Living with a Foley Catheter
Have you or someone you love been diagnosed with a condition that requires catheterization? If so, you’re not alone. There are lots of people both young and old around the world who require catheters on a daily basis. Although the process of inserting a catheter and cleaning it regularly requires a bit of focus and attention, most people who use them daily adjust easily. Catheters offer those who need them the freedom to get back to normal daily activities, unencumbered by urinary issues or bladder dysfunction. The Foley catheter is presently one of the most commonly used types of urinary catheters. If living with a Foley catheter has become a necessity for you, it is important to understand how they work, how they are inserted and removed, and what your normal routine will look like overall.
night drainage bag is recommended. Again, this should sit below the level of your bladder, and is usually larger than a leg bag to allow for urine to drain freely throughout the night.
What is a Foley Catheter?A Foley catheter is made of hollow, flexible tubing and is inserted into the bladder through the urethra. Once the tubing has reached the bladder, a small Foley balloon at the end of the tube is inflated with sterile water. This balloon helps hold the catheter securely in place. Typically, a Foley catheter is inserted by a doctor or nurse, but it’s quite easy for an individual or their caregiver to clean and maintain them regularly after that. Inserting a Foley catheter can be uncomfortable, but medical practitioners do the best they can to reduce this discomfort. Often, they will apply an anesthetic gel to the area before inserting the catheter, to help numb the area and minimize pain. Once the tubing is in place, the drainage end is attached to a bag that collects the urine. The drainage bag should always be kept below waist level. Most people prefer small, discreet leg bags, which attach securely to the leg with tape or a catheter stabilization device. The bag should be emptied every 2 to 4 hours; but as you adjust to your catheter, you will become aware of your habits and should empty it as needed. At night, a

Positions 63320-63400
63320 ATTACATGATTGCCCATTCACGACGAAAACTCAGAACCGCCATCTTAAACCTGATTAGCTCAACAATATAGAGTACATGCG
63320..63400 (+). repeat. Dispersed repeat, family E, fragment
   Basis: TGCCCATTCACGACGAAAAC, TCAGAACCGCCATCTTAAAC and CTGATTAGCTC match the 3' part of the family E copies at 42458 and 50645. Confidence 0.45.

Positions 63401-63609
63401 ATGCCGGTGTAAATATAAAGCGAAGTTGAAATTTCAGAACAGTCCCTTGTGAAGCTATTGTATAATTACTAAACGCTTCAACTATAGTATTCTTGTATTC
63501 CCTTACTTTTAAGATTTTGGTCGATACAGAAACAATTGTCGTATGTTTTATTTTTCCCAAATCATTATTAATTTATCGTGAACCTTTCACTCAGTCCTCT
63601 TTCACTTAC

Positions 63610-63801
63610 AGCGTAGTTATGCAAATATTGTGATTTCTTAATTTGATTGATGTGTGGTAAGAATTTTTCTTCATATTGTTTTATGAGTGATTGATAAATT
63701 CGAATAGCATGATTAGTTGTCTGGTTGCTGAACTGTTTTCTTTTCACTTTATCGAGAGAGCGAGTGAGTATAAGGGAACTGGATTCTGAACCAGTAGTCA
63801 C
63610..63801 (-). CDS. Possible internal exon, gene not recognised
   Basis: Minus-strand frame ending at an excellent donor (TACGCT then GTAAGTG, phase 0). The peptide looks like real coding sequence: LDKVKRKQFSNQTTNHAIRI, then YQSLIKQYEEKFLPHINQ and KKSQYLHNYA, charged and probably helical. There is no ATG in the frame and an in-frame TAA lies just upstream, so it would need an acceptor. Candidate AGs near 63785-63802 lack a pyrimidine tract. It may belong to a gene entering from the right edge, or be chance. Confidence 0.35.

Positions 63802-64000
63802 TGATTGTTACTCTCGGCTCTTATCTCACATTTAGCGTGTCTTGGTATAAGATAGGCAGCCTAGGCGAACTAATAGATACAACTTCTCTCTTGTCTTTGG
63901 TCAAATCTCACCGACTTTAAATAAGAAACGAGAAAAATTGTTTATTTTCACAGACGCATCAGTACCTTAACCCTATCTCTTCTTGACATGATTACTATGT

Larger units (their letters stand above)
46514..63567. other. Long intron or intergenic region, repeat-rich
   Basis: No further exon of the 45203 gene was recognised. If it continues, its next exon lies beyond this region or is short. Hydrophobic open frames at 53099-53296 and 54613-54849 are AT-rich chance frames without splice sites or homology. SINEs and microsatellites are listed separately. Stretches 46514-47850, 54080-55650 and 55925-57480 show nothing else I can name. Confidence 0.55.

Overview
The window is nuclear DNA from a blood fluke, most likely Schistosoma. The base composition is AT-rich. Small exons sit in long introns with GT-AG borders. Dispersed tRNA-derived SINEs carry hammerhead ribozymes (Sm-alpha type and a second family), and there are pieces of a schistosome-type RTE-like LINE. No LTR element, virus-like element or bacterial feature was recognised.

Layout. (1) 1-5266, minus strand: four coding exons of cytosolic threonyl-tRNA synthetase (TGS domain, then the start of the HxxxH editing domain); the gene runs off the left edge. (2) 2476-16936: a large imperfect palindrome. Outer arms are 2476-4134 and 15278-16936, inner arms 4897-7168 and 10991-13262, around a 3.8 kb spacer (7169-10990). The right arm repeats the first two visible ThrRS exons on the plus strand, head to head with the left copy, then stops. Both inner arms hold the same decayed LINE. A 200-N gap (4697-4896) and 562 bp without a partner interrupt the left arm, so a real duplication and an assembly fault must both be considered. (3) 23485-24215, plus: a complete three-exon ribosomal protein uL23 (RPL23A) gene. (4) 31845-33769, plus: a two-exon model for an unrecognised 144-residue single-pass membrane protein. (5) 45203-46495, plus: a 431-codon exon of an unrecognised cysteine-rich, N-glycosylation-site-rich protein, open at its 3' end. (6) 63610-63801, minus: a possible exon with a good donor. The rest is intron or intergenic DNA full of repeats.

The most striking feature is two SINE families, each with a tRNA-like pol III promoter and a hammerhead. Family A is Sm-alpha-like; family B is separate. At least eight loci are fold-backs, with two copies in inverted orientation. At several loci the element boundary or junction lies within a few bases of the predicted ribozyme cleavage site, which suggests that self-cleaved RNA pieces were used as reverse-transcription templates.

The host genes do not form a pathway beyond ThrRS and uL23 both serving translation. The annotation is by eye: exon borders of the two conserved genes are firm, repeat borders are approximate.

The Basics of Foley Catheter CareOne of the most important aspects of having a Foley catheter is learning how to care for it effectively. This is essential to preventing the development of a catheter-associated urinary tract infection (CAUTI), a serious bacterial infection that could be fatal if left untreated. There are two essential things you need to do to prevent bacteria from entering the catheter system:
- Wash your hands thoroughly with soap and water before touching any part of the tubing or bag.
- Shower daily to keep the catheter entry site clean.